Learning environments in both Australia and abroad are undergoing major transformations, driven by the transition from teacher-centred to student-centred learning. As such, there is increasing interest in the connection between architecture and pedagogy, and the specifics of how design can impact teaching, and student learning outcomes. According to Queensland University of Technology Educational Doctorate Candidate Vanessa Miller, itâ€™s extremely important for students and teachers to be directly involved in the design of their learning environments.
Faith Lutheran College, Plainland QLD Photographer: Alicia Taylor
“I know that what happens within the learning environment is absolutely critical to a student’s engagement,” says Vanessa. “Research shows that if teachers and students aren’t actively engaged or participating in the actual planning around the design of their classrooms, they won’t ‘own’ the design, or any changes resulting from the design process.”
and learn the types of different approaches used by teachers.” Vanessa says that a much closer association with architects and educators can aid in developing a common language. “Architects can help teachers develop environmental competence or spatial literacy in students that is so needed,” Vanessa says.
“Furthermore, we need to involve teachers to ensure the design function meets all of their pedagogical strategies.”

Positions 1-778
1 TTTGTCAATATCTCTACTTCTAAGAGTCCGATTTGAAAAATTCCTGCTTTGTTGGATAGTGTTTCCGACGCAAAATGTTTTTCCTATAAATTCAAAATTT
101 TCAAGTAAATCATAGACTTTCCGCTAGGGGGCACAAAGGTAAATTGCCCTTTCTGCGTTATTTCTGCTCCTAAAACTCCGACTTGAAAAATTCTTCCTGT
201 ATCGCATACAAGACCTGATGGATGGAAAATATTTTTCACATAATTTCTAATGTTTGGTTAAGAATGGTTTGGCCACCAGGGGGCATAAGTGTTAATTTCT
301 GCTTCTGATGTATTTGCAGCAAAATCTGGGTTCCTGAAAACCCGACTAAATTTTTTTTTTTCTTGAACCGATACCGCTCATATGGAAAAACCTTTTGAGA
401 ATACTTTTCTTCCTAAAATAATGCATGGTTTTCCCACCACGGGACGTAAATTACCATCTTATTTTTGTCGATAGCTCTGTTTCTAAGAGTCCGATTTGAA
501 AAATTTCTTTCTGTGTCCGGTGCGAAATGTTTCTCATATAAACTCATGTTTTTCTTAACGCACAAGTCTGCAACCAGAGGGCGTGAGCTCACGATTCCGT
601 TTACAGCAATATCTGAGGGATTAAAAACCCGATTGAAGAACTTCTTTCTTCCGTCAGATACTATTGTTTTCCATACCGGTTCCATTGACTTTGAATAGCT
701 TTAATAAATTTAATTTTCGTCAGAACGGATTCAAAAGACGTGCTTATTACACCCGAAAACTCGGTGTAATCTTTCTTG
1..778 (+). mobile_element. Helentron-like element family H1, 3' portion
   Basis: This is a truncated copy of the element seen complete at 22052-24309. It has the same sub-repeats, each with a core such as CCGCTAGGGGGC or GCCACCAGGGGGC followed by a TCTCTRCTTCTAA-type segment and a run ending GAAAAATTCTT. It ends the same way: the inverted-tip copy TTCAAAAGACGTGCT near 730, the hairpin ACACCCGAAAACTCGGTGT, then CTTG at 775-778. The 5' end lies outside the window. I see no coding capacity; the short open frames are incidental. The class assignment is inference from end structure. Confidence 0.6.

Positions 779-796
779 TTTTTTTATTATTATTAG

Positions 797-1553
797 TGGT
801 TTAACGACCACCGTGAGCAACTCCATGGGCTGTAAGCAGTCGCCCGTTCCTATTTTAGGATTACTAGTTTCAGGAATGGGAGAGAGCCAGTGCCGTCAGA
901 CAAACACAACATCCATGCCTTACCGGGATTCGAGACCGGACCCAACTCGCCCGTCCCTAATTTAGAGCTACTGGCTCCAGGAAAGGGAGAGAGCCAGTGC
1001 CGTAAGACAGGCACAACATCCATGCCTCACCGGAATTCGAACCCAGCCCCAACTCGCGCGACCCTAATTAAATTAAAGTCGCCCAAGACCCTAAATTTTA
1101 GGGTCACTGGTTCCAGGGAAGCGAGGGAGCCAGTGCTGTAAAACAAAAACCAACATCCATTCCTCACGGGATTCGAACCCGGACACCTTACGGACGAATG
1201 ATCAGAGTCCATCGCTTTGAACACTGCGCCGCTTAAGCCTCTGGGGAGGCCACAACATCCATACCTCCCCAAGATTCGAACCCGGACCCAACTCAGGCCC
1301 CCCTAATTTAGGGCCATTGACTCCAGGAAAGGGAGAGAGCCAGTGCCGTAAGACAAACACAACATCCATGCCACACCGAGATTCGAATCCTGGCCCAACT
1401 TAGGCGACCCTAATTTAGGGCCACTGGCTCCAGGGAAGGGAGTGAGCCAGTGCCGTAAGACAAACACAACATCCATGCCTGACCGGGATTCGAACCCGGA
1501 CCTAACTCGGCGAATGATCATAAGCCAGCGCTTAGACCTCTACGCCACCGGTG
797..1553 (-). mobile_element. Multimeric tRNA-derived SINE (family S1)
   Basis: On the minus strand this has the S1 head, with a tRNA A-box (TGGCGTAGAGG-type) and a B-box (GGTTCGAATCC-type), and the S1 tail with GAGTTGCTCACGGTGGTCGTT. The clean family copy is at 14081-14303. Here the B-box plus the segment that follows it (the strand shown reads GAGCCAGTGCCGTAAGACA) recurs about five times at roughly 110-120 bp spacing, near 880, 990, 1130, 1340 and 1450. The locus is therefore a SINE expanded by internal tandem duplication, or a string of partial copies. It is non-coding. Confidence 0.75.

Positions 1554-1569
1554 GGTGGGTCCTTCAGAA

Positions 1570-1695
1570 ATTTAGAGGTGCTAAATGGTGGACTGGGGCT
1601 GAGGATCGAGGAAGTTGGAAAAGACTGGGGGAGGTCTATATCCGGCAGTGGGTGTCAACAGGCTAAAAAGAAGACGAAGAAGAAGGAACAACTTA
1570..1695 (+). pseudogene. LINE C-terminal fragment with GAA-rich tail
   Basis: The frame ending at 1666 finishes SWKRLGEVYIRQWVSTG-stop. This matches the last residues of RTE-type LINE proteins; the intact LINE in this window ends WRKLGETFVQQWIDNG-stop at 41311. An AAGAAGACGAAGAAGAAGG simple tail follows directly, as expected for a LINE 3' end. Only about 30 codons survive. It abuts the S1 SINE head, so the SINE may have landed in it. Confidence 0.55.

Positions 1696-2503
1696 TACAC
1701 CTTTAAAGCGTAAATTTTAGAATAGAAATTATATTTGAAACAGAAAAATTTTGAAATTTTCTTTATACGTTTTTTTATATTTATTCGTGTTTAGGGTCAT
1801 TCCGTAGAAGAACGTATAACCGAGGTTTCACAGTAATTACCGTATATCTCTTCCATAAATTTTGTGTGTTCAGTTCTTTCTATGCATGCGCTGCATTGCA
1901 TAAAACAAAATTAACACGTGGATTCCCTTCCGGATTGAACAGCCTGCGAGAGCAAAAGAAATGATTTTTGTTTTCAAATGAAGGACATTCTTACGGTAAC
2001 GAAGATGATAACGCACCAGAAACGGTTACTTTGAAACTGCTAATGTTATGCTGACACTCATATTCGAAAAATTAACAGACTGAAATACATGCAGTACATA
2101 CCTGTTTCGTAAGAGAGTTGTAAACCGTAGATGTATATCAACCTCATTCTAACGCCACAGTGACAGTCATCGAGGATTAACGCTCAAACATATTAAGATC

The impact of involving teachers and students in the design process comes down to emotional investment and providing a tailored solution.
Vanessa says architects can greatly benefit from consulting with, and observing teachers and students, meanwhile contributing far beyond the physical aspects of a space.
Fulton Trotter Architects Director, Mark Trotter says students can bring valuable insights to both big and small details.
“Architects can help develop an environment and educational plan around the design, so that both educational learning and design principles align.” Observing the users of a space is also critical to gaining a full picture of how students learn, as opposed to how we think they learn. “Through observation, architects can understand what the true experience of the learning environment is. From a practical point of view, they accurately engage with
“At the end of the day, students are the ones that are the predominant users of the space, and when you involve them, it’s fun. It would be a mistake to undervalue their perception and their ability to perceive what’s important or not important,” Mark says. “Architecture isn’t purely about the outcome, it’s the journey that makes everything worthwhile. The journey is always more enjoyable when all of the key users are engaged and a true part of it. That’s when you really feel the body of support behind you.”
LEFT: Noosa Flexible Learning Centre, QLD Photographer: Angus Martin RIGHT: Brigidine College Performing Arts Centre, St Ives NSW Photographer: Justin Mackintosh
We love discussing education projects and would love to talk about yours. Feel free to contact Mark, Paul, Rob or any of our team in our Brisbane office or Greg, John or any of our team in our Sydney office.